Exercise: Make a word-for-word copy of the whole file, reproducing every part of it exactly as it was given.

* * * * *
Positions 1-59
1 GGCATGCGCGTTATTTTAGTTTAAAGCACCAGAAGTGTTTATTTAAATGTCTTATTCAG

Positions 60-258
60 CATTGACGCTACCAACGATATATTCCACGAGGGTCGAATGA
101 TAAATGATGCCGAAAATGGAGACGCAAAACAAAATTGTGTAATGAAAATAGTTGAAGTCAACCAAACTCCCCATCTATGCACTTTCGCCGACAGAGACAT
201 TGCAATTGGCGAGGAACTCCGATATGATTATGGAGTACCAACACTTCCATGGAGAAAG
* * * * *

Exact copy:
Positions 1-59
1 GGCATGCGCGTTATTTTAGTTTAAAGCACCAGAAGTGTTTATTTAAATGTCTTATTCAG

Positions 60-258
60 CATTGACGCTACCAACGATATATTCCACGAGGGTCGAATGA
101 TAAATGATGCCGAAAATGGAGACGCAAAACAAAATTGTGTAATGAAAATAGTTGAAGTCAACCAAACTCCCCATCTATGCACTTTCGCCGACAGAGACAT
201 TGCAATTGGCGAGGAACTCCGATATGATTATGGAGTACCAACACTTCCATGGAGAAAG